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At 41, Olympic Marathon Trials suddenly became the goal again for Loeffler

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FARGO—There are two certainties in the running career of Eric Loeffler these days. One, he's entered in the Sanford Half Marathon Saturday morning that starts at the Fargodome. Two, he's qualified for the 2020 U.S. Olympic Team Trials—Marathon in Atlanta.

What happens between now and Saturday and now and February of 2020 is sort of a "see how it's going" scenario. At 41 years old, age is not necessarily on his side at the marathon distance, but experience is his best friend.

He's running the 13.1 miles on Saturday to see where he's at with his training. He's been dealing with some minor setbacks that caused him to pull out of a race in March.

"I'm hoping to get a good gauge," Loeffler said. "So Fargo is sort of the default fitness test here. Hopefully I'll feel good ... ultimately I'd like to win Saturday which is usually the goal when I come to Fargo."

He's still got it. Loeffler qualified for the Olympic Trials by finishing the California International Marathon in Sacramento last December in 2 hours, 17.36 minutes. It was the second-best 26.2-mile performance of his career behind a 2:16.48 at Grandmas Marathon in 2015.

Qualifying for the Trials wasn't a set-in-stone goal, he said, after a subpar race at the 2017 Boston Marathon. So, in a way, the Sacramento race was a pleasant surprise. He got into the front pack of runners and didn't hit any sort of wall.

"It was a fun thing because a lot of guys were going for the same goal," Loeffler said. "Everybody was working together."

Loeffler, currently living and training in Minneapolis, grew up in Fergus Falls, Minn., graduated from North Dakota State and lived in Fargo for several years. Atlanta will be his third Marathon Trials following 2012 in Houston and 2016 in Los Angeles.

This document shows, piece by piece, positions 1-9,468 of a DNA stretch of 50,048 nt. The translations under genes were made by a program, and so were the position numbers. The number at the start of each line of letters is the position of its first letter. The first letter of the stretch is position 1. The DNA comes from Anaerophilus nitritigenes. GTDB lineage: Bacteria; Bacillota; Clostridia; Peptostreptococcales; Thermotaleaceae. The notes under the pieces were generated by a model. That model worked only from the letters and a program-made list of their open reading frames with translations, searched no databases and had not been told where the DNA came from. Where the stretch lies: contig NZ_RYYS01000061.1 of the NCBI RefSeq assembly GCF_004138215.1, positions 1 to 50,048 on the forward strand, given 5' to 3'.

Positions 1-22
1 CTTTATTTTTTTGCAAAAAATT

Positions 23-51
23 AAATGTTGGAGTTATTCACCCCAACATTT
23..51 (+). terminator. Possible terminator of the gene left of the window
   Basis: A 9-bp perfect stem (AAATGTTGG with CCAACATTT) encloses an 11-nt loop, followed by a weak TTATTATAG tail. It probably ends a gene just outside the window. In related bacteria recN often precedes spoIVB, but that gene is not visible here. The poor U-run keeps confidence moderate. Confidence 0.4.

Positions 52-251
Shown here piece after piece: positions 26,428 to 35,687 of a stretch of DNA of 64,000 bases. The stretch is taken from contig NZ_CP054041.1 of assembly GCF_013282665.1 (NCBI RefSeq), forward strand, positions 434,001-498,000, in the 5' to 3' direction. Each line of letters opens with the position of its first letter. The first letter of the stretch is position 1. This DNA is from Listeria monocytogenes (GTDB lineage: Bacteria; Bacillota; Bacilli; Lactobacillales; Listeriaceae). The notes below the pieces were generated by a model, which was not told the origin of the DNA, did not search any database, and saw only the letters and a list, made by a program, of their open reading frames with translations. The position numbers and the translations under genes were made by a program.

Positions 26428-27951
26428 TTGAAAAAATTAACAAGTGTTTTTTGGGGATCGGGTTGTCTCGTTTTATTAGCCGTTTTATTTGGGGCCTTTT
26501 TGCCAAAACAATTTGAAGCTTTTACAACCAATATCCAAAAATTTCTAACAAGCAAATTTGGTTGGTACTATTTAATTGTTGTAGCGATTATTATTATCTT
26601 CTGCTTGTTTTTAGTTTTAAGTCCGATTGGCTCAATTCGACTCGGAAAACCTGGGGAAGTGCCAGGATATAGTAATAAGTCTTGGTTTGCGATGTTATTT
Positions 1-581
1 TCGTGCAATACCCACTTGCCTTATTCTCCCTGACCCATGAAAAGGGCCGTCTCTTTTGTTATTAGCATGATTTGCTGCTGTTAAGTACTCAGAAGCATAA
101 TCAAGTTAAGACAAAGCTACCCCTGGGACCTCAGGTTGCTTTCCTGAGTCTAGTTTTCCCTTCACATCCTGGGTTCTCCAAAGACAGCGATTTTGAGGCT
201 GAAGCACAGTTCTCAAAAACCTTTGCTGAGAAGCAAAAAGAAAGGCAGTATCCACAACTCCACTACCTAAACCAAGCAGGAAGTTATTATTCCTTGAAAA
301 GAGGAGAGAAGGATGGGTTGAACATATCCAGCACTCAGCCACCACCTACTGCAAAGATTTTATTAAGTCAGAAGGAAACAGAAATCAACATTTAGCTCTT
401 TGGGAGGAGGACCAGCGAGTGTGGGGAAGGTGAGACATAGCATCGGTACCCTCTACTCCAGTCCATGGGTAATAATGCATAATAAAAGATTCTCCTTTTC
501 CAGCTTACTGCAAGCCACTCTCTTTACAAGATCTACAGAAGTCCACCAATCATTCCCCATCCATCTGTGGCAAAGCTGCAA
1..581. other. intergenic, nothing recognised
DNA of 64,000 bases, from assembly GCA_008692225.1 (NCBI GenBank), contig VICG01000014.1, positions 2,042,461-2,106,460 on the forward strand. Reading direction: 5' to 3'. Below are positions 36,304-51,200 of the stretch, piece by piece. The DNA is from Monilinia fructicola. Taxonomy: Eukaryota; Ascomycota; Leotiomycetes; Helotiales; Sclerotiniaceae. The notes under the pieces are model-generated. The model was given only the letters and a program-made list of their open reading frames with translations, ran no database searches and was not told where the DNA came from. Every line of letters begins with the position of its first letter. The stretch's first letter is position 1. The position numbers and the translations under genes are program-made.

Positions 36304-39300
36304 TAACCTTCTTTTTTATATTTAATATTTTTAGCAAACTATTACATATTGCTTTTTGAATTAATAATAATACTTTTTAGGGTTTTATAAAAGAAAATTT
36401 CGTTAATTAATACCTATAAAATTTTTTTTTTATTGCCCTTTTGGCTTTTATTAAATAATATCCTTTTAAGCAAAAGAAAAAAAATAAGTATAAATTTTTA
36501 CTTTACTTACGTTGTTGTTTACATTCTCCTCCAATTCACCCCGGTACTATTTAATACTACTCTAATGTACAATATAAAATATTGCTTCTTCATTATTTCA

"I just wanted to try and build up for a fall (marathon) and have a good one," he said of the Sacramento race. "I didn't have a standard of what that meant, but the pieces came together. Honestly, I wasn't intending the marathon to be a big goal the next few years but suddenly it became that again. I have to stay sharp if I'm going to toe the line in Atlanta."

As to how to stay sharp is still not on paper until 2020. The plan is to run a fall marathon again, somewhere, and then one more marathon before the Trials. Is there more in the gas tank at his age? Maybe, maybe not.

"I thought I was probably past my peak," Loeffler said. "But you see more people running later in their 30s and early in their 40s more than you used to in the past. I'm still trying to ignore it, but there are things I'm not able to get away with in training anymore that I used to."


Things like his speed at the shorter distances, like the 5K and 10K. At 41, he's an elite masters runner and there are goals just within that age group.

"I'm trying to be as competitive as I can," Loeffler said. "I still enjoy it. I make it part of my day. There's always the desire to have more time to do that but I have to balance real life. Running is not something that pays the bills but I squeeze it in when I can. I'm an early-morning runner and it's the first agenda item on the day."